One that, following worker exposure, can have an adverse effect on health. Examples of hazardous chemicals include poisons, substances that cause burns or skin and eye irritation, and substances that may cause cancer. Many hazardous chemicals are also classed as dangerous goods.
A substance is deemed to be hazardous if it satisfies the criteria for a hazard class in the UN’s Globally Harmonised System of Classification and Labelling of Chemicals, 3rd edition (GHS), but does not include a chemical that satisfies the criteria solely for one of the following hazard classes:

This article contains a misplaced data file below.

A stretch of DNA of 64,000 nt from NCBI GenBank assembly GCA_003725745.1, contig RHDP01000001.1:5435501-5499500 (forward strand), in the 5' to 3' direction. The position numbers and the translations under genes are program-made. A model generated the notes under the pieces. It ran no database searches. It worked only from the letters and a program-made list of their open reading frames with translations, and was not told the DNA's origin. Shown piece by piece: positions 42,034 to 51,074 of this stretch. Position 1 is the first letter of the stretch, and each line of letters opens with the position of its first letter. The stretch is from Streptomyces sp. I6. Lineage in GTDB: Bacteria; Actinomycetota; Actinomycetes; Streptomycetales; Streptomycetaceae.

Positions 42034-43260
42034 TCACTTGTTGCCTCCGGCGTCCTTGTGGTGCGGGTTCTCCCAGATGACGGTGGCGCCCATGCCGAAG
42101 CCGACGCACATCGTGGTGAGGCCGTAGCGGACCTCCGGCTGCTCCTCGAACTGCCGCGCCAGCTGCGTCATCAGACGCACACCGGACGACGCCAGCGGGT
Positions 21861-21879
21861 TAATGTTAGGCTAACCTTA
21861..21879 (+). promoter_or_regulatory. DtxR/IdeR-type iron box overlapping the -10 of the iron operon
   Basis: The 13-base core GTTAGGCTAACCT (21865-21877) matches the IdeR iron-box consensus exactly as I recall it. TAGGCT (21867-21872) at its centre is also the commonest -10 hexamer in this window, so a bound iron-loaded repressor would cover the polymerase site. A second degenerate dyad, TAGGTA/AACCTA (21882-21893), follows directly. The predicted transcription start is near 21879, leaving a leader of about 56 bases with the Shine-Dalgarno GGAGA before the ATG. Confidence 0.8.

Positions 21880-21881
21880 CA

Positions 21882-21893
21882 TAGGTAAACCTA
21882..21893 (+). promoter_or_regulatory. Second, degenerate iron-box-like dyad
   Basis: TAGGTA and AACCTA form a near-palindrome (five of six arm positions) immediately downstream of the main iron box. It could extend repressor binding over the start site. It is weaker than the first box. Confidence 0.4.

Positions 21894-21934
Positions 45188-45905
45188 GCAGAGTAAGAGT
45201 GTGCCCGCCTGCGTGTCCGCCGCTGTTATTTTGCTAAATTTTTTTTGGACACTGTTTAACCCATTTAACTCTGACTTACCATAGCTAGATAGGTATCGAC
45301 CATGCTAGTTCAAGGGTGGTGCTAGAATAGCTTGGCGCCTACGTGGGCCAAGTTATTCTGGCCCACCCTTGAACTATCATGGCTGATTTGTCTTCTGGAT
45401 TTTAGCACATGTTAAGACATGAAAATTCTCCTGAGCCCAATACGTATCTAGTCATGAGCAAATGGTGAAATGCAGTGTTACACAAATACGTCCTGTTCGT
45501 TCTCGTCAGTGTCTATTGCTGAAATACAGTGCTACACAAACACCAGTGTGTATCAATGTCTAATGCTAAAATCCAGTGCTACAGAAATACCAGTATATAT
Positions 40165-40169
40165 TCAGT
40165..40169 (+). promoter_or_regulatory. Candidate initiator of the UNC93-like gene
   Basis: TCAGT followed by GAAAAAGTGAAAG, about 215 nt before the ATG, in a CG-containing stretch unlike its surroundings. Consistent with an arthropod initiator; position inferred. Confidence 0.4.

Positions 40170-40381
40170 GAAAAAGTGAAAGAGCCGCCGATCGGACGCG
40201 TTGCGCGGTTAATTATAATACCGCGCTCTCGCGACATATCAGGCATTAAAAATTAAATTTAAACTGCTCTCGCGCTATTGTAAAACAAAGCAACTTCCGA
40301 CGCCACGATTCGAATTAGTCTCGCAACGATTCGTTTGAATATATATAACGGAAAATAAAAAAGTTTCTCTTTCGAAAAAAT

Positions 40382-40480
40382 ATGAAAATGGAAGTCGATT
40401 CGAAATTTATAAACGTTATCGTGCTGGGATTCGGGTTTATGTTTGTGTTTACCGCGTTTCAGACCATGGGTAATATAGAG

a) flammable gases, category 2
b) acute toxicity—oral, category 5
c) acute toxicity—dermal, category 5
d) acute toxicity—inhalation, category 5
e) skin corrosion/irritation, category 3
f) serious eye damage/eye irritation, category 2B
g) aspiration hazard, category 2
h) hazardous to the aquatic environment, category acute 1, 2 or 3
i) hazardous to the aquatic environment, category chronic 1, 2, 3 or 4
j) hazardous to the ozone layer.